Interesting question! The situation for Grasshopper Sparrows in western Oregon is somewhat different than in north-central/north-eastern Oregon -- still affected by succession but grazing regimes and/or active management play a big role.
There are a few places with fire-managed native prairie (such as the North Prairie and adjacent restorations at Finley NWR) where occasional burning and other treatments seem to maintain the habitat well enough that we can find a few, year after year. On NRCS-type private-land prairie restorations in the Willamette Valley, there tends to be an early flush of Grasshopper Sparrows in the initial phase of a project, then they peter out as the native vegetation grows too thick.
In the Umpqua region, most Grasshopper Sparrows are found on grazed lands which are a mix of native and non-native pasture grasses, though usually with a native component. Stocking density seems to play a role. In western Oregon, often the problem is "not enough cows" per acre rather than "too many cows" as can be the problem east of the Cascades. In some places ranchers seem to have reduced their herds, or the land has changed ownership to people who aren't running cattle anymore. In some places, grassland landscapes are being fragmented by vineyards, and/or rural residential development.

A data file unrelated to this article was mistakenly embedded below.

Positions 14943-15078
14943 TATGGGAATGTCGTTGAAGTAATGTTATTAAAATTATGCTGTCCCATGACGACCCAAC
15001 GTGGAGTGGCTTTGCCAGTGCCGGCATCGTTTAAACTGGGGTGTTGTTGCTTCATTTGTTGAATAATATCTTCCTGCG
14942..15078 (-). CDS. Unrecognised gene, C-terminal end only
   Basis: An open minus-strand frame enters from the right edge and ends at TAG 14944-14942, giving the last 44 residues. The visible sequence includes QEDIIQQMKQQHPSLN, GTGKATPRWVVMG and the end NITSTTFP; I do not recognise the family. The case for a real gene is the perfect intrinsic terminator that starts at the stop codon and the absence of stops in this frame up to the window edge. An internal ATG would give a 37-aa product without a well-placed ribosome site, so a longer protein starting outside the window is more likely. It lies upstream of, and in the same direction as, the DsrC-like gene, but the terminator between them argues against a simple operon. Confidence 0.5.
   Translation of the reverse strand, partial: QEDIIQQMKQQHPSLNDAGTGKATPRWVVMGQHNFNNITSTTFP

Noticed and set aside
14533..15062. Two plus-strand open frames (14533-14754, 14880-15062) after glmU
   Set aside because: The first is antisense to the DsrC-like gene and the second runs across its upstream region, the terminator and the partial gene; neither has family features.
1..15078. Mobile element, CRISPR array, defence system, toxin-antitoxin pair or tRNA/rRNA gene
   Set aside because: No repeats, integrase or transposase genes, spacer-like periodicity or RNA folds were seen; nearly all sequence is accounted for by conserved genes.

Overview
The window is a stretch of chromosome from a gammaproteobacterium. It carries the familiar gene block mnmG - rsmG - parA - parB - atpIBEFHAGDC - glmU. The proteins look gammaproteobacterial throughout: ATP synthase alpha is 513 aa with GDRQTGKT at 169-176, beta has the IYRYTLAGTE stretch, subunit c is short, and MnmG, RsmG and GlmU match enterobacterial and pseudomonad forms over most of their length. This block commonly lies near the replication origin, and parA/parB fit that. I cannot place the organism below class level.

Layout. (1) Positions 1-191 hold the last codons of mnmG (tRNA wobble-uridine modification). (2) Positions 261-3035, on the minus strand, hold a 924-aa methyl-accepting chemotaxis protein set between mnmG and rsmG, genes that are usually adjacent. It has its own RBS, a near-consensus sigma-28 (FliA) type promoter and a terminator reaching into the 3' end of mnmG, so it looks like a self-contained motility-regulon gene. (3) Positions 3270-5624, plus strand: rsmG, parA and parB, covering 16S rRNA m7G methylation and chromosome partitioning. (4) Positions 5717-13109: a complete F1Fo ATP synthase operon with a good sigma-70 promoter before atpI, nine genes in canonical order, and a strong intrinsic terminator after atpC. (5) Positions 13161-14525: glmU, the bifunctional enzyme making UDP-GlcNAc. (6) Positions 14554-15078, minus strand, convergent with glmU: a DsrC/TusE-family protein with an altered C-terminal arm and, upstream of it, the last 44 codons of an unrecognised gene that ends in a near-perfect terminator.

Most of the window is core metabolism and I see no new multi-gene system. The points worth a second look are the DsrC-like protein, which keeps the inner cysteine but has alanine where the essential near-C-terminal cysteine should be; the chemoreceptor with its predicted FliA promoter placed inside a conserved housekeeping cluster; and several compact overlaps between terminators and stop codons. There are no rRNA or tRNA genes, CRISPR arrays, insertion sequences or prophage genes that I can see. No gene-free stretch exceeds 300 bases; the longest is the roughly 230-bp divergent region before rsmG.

I wouldn't draw too strong of a conclusion regarding the Umpqua population, based on my brief visits in the last couple of years. When Bob Altman and I surveyed down there a few years ago, we found the bulk of the population on private land where we had access to go well away from the road corridors. On one ranch where we estimated 15-20 pairs, probably only 3 or 4 birds could have been detected by roadside birding. In lands that are cross-fenced, you can find big differences when you go from one pasture to the next, likely depending on how the cows have been moved around that year.
Another takeaway from that experience was that, for grassland birds, there are limitations to the idea of estimating bird populations based on land cover data! A lot of places that look very similar from aerial photos or satellite images end up being very different in terms of the numbers of grassland sparrows. When you get out and walk around you can see differences in the finer-scale structure of the habitat, depending on how it's been grazed, in combination with soil types. Those more subtle differences seem to be key for persistence of Grasshopper Sparrows and Vesper Sparrows.
On Mon, 2019-06-10 at 21:54 -0700, David Bailey wrote:
K & R hits the spot. It's a birding tradition for many of us birding down that way to stop there for shakes and burgers! Grasshopper Sparrow habitat is successional in Oregon for the most part, isn't it? They like native mature grasslands with a few native shrubs in my very limited experience with them in Sherman and Morrow Counties. Do you have a hypothesis as to why you are not detecting the species in areas where you are used to finding them? > > > David in Seaside >